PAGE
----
Action / Thrillers, Comedy, Films, Historical / Period, Recommended posts, Reviews, South Korea

The Pirates

Son Ye-jin and Kim Nam-gil take the lead in this rip-roaring Korean box office success…

Off the back of the success of Dancing Queen, director Lee Suk-hoon turns his hand to buccaneering action with The Pirates – a film that has been favourably (and unsurprisingly) compared to the Pirates Of The Caribbean series, due on part to a very similar tone of silliness and high adventure.

The literal translation of the original title 해적: 바다로 간 산/Haejeok: Badaro Gan Sanjeok more effectively sums up the plot: “Pirates: Bandits Going to Sea”. Here we find the beautiful Yeo-wol (Son Ye-jin, A Moment To Remember, The Tower, Blood and Ties, looking immaculate in pretty much every scene) as captain of a pirate ship having overthrown her merciless predecessor So-Ma (Lee Kyoung-young, Hwayi, The Berlin File, Kundo : Age of the Rampant, The Terror Live), entrusted by the state and driven by a national duty to hunt down and capture a whale that has, Jonah-style, swallowed the Emperor’s Seal of State on the eve of Joseon Dynasty being founded. (Yes I know, pirates and state do not really sit together, but bear with us.)

Hearing big rewards can be reaped for anyone who can bag that whale, ex-Royal officer Jang Sa-jung (Kim Nam-gil, Handphone, Public Enemy Returns, The Great Queen Seondeok) and his mountain bandits decide to go to sea, despite having no experience on water. Instead they are led by a former shipmate of Yeo-wol, Chul-Bong (Yu Hae-jin, Obsessed, The Flu, Woochi, Tazza: The High Rollers) who is unable to step foot on a boat without suffering seasickness. Inevitably, if somewhat astonishingly, our two leads are destined to clash – but not before the evil and disgraced Royal Guard Mo Hong-Gab (Kim Tae-woo, The Face Reader, Quick, The Coast Guard, Joint Security Area), suitably wearing an eye patch from a wound he sustained from Jang, has engaged So-Ma to settle old debts.

At a certain point last summer in 2014 it appeared that the entire Korean box office had set a course for the high seas. The Admiral: Roaring Currents, The Pirates and Haemoo all debuted at cinemas within weeks of each other. Undoubtedly it came a poignant moment in Korea’s history, considering the tragic events earlier in the year. Intriguingly all films take some inspiration from real life events. Yes, even The Pirates! But if Roaring Currents action-packed reading of the Battle of Myeongnyang was a little hard to take, then director Lee Suk-hoon’s re-writing of the history of National Seal and the reign of King Taejo is ridiculous and entirely unnecessary for such a frivolous endeavour – despite a sterling effort to make actor Lee Dae-yeon a doppelganger for the real Yi Seong-gye’s appearance in the famous painting situated in Gyeonggijeon, Jeonju.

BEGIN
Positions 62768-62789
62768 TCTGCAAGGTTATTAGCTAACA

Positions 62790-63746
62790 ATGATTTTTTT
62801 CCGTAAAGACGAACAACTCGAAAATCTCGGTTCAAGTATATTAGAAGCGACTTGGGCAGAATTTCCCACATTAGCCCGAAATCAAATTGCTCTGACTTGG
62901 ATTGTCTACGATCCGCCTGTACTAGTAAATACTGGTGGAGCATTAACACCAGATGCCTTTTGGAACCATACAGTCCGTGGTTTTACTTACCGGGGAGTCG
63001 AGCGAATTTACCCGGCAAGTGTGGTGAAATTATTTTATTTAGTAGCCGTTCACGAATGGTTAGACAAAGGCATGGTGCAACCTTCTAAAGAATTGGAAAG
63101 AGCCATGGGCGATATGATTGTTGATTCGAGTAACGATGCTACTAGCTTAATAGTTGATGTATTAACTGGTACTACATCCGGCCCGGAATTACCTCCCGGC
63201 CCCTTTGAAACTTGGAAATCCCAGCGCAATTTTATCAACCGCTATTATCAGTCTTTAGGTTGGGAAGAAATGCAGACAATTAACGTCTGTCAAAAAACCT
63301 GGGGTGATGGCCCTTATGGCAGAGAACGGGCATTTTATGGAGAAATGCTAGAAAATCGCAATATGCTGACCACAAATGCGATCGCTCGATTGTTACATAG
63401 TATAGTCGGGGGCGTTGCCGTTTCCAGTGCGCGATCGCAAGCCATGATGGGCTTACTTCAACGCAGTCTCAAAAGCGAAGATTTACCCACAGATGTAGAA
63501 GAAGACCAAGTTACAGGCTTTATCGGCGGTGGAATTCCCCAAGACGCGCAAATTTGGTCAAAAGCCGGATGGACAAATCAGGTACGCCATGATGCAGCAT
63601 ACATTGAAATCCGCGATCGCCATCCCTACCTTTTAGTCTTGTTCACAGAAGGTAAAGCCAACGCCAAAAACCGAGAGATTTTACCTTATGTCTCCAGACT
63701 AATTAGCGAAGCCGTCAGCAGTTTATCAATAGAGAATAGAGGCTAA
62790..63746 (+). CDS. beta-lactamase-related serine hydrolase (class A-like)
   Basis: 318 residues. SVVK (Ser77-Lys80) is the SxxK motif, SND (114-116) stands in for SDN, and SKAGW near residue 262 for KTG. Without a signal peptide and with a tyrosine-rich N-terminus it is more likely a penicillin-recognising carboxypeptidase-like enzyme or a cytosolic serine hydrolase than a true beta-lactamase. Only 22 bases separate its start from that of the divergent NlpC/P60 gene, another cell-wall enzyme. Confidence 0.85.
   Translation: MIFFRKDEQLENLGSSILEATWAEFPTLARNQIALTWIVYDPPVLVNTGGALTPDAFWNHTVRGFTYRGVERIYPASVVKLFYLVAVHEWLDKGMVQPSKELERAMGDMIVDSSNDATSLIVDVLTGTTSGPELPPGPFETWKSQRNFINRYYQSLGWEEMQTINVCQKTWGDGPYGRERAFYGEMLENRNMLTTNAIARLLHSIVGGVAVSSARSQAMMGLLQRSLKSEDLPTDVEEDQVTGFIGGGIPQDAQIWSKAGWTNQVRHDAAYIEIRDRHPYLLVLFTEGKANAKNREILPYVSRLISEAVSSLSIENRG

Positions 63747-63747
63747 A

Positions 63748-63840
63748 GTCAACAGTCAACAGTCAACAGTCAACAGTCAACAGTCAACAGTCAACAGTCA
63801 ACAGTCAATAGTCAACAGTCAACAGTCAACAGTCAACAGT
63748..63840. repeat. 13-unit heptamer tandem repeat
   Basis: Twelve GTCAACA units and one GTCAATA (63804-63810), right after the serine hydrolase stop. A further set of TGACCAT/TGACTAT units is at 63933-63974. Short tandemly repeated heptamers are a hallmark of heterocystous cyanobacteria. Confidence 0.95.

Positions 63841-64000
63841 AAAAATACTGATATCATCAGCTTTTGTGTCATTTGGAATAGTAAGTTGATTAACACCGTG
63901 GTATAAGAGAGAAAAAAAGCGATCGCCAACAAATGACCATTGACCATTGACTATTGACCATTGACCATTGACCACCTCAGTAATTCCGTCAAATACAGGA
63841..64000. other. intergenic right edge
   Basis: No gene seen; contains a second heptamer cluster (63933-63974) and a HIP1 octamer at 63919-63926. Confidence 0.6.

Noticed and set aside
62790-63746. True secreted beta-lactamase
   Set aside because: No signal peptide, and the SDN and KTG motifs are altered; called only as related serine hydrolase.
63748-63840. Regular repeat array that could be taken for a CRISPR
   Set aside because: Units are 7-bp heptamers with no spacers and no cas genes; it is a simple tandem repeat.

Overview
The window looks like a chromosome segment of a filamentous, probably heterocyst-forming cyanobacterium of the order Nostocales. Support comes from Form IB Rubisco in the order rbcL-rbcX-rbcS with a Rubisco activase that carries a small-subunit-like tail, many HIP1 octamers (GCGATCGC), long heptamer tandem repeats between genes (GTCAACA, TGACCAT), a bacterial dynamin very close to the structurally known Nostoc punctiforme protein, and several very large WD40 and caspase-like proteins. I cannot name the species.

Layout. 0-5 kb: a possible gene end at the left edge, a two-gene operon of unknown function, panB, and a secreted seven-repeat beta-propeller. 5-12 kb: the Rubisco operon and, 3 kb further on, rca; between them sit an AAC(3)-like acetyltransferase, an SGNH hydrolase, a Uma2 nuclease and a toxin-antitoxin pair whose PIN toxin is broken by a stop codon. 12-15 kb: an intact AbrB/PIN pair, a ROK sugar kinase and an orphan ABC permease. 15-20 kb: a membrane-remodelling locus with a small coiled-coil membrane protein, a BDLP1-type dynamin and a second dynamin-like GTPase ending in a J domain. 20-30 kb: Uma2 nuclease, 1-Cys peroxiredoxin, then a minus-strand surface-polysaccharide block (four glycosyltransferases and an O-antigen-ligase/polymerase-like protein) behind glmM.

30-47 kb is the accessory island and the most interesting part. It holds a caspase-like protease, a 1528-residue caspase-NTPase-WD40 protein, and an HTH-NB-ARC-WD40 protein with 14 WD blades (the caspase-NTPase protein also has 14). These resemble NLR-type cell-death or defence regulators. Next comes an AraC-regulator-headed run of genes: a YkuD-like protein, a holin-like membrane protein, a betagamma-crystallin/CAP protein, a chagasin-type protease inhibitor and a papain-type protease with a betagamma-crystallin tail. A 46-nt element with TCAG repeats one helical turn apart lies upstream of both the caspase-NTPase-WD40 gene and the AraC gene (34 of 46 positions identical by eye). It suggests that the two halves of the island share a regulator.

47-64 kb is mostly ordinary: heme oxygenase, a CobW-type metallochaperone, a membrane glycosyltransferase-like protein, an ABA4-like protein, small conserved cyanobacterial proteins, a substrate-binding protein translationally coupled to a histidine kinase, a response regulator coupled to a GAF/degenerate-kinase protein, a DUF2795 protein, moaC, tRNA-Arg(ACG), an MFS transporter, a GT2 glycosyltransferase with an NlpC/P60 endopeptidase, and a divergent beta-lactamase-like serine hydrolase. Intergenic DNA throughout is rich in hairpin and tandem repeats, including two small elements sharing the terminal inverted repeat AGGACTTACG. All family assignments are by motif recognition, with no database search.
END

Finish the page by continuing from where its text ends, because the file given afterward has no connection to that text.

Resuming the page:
But perhaps that doesn’t really matter. After a fairly dark couple of scenes set some three years previously, Pirates quickly sheds any pretentions on realism for a rollicking yarn of immense proportions, with whales, ship battles, and explosive gigantic water mills. If the CG effects don’t always support the films ambitions, with noticeable edges on actors and some cheap looking effects, then the cast genuinely don’t let that hold them back. With an ensemble any film would be proud of, both tribes of bandits and pirates are filled out with distinctive characters, each given enough screen time to fill out those roles. From Chul-Bong to Monk (Park Chul-Min, Montage, The Concubine), to shipmates Yong-Kap (Shin Jung-Keun, A Hard Day, Masquerade, Secretly Greatly) and Heuk-Myo (K-pop f(x) band member Sulli), all throw themselves into their parts unashamedly.

But if Kim Nam-gil deliberately plays his role with the bumbling and inflated ego pomp of Johnny Depp in Pirates Of The Caribbean –somewhat hard to take as a notorious mountain bandit on the evidence we see here – then Son Ye-jin is more impressive in every sense. Though the predictable romance between the two never really seems to set off fireworks.

The action is reasonably well filmed, though some may take issues with the overuse of ‘adrenaline time’ – slowing down the scene – throughout. Indeed, even with the swashbuckling and adventure it’s the comedy that wins out, with broad laughs coming from lavatorial humour. It’s only occasionally the seriousness of the villains, both Lee Kyoung-young and Kim Tae-woo stealing every scene they appear in, threaten to break through the waggish tone. Lee is, once again, particularly strong in his role of So-Ma, giving him the depth and pathos of a man with his own moral codes, though such depth seems almost redundant in a production like this.

Released just a week after the high sailing Korean box office success that would become Roaring Currents, The Pirates still managed to make the fifth most popular film of the year. Perhaps it’s notable that The Pirates in part shares Roaring Currents nationalistic tone, but that alone does not account for films achievement. More that director Lee Suk-hoon succeeds in exactly what he’s set out to do: creating a fun, larger than life adventure movie that appeals wide audiences, even foreign audiences. As such can be compared to Kundo: Age Of The Rampart, with Korean filmmakers doing exactly what they do so well (if perhaps all too easily). Popcorn fodder? Perhaps. Silly? Well, definitely… But completely enjoyable with it.

This review incorporates elements from a draft review by Kelan Headley.

About the author

Andrew Heskins
Founder of, which he's been running since 2002. And it's all thanks to Monkey, Water Margin and those damn fantastic 80s Hong Kong action movies! Andy works as a graphic designer in London... More »
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